Early Years Foundation Stage (EYFS) describe the time in children’s life between birth and age 5. This period is fundamental to their development, which makes quality teaching practices crucial to helping them acquire essential abilities that prepare them for future learning and success.
One of the first effective strategies that comes to mind when you think of education is Retrieval Practice – but does it only apply to older students, or does it actually promote memory development for younger children?
What is Retrieval Practice?
Retrieval Practice is any activity that forces students to recall previously learnt information that has been stored in their brain. This can take many forms, from quizzes and past papers to multiple choice questions, to something as simple as answering a question or using a flashcard.
Research has consistently shown Retrieval Practice to be effective in helping students learn and remember information. However, one of the main issues with it is that research seems to have focused mainly on its impact on older students.
The benefits of Retrieval Practice for EYFS students
Until recently, it was hard to tell whether Retrieval Practice applied to younger children. However, research suggests that not only does it help EYFS students learn, it actually has benefits beyond learning and improving memory for them.
To test this, researchers had students learn the name of different toy pigs. Some did so through an expanded form of retrieval practice, whereas others either had a reward incentive or were in a control condition. Likewise, in the second experiment of the study, students either had to learn the name of different soft toys either through retrieval or another presentation of the names (i.e. re-studying). In both conditions, retrieval practice was far more effective (with retrieval being found to be about twice as effective as the other conditions).
So as well as the learning gain, why else might retrieval be beneficial for younger students…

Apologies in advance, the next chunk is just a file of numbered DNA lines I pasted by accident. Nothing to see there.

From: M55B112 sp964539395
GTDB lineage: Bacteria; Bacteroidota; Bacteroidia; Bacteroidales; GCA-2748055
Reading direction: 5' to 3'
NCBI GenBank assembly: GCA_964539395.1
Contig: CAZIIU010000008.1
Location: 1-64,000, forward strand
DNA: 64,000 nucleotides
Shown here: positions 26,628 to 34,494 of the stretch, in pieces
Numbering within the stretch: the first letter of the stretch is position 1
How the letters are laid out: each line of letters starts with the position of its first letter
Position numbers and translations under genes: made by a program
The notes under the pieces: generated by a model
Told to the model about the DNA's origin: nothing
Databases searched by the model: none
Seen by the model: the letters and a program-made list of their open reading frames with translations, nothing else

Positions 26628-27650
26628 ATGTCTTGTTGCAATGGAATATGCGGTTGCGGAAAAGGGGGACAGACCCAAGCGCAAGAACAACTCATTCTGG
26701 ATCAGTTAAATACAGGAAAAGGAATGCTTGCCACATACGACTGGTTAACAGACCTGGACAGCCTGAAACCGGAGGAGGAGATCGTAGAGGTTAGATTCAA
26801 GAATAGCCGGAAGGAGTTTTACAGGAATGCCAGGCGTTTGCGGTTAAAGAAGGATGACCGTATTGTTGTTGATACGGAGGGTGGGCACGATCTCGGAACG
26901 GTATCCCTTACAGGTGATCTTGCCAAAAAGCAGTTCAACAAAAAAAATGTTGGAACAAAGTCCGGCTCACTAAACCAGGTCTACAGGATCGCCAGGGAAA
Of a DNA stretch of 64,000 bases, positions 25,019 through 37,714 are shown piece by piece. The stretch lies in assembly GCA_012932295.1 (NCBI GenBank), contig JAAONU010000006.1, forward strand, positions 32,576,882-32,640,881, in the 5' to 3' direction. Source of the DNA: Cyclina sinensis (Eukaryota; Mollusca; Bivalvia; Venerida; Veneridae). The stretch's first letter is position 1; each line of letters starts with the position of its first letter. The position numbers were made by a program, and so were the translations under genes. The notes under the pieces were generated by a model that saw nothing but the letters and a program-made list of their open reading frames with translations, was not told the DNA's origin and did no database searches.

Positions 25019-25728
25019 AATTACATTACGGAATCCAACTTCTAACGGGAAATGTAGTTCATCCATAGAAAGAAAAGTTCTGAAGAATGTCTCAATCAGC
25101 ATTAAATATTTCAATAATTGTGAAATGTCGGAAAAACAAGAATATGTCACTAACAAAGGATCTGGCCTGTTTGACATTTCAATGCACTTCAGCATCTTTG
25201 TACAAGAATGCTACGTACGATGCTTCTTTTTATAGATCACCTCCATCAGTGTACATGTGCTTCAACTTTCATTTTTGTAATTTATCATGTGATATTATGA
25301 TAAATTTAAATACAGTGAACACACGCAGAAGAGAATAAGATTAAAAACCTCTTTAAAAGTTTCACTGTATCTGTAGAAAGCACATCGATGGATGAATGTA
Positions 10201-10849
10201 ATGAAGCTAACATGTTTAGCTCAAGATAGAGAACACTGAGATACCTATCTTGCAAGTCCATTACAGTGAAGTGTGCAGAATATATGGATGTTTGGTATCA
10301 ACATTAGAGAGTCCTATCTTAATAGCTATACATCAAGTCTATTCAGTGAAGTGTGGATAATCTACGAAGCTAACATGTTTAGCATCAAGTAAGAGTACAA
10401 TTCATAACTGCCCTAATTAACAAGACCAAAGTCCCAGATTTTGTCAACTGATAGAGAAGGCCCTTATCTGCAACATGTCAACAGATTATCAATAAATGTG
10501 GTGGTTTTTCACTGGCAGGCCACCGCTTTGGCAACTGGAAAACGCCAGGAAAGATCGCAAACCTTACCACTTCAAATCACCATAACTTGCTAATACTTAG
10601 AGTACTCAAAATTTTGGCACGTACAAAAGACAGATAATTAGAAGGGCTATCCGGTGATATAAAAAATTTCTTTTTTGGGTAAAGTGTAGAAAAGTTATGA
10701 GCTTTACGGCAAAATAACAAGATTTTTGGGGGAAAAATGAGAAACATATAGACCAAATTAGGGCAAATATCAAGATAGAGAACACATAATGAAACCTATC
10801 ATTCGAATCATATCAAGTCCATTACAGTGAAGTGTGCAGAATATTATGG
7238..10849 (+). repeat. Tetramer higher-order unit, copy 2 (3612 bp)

When young students find that they can call to mind what they have learned again and again, they build self-confidence. Building self-confidence in children during EYFS is essential as it pushes them to try new things and try again when things don’t go as planned. It further motivates them to face challenges head on in the future.
Keeping children’s attention on the task at hand is easier when it involves Retrieval Practice. Learning to maintain attention is integral during EYFS, as children develop the skill to focus on tasks and complete them quickly. This puts them on track to be successful learners throughout their school career and later life.
Indicating gaps in students’ learning
Because it is hard for young children to communicate what they do or do not understand, Retrieval Practice techniques can make gaps in their knowledge much easier for you to identify. For example, if you ask a student to list items that fit in a certain category but they are unable to, it allows you to recognise that they need extra help in this area of knowledge.
How to use Retrieval Practice with younger students
Of course, adaptions are needed when applying any cognitive science strategy to a particular cohort. A number of retrieval practice strategies for older students may involve an element of writing down the answer. These would obviously be less applicable here. Here are some ideas to help you do so…
- Use more verbal retrieval practice activities
- Ask specific retrieval questions (instead of general ones)
- Provide corrective feedback
Retrieval Practice is thought to be helpful, even when feedback is not given. However, the impact is magnified when it is. For example, research has shown that young students who were given feedback on their incorrect answers were less likely to repeat their mistakes in a later recall task.
Good feedback involves being specific on what exactly the student did right and wrong. It is also important to not give too much feedback at any one time, as this will leave your students confused and unsure of what was said.
So, is Retrieval Practice worth the effort of implementation with young children? In an ideal world, we would like to see more research on this. However, given a) the wealth of evidence supporting the use of retrieval for learning as a general strategy and b) the emerging positive evidence from young students, we see no reason at this stage not to think it would be of help.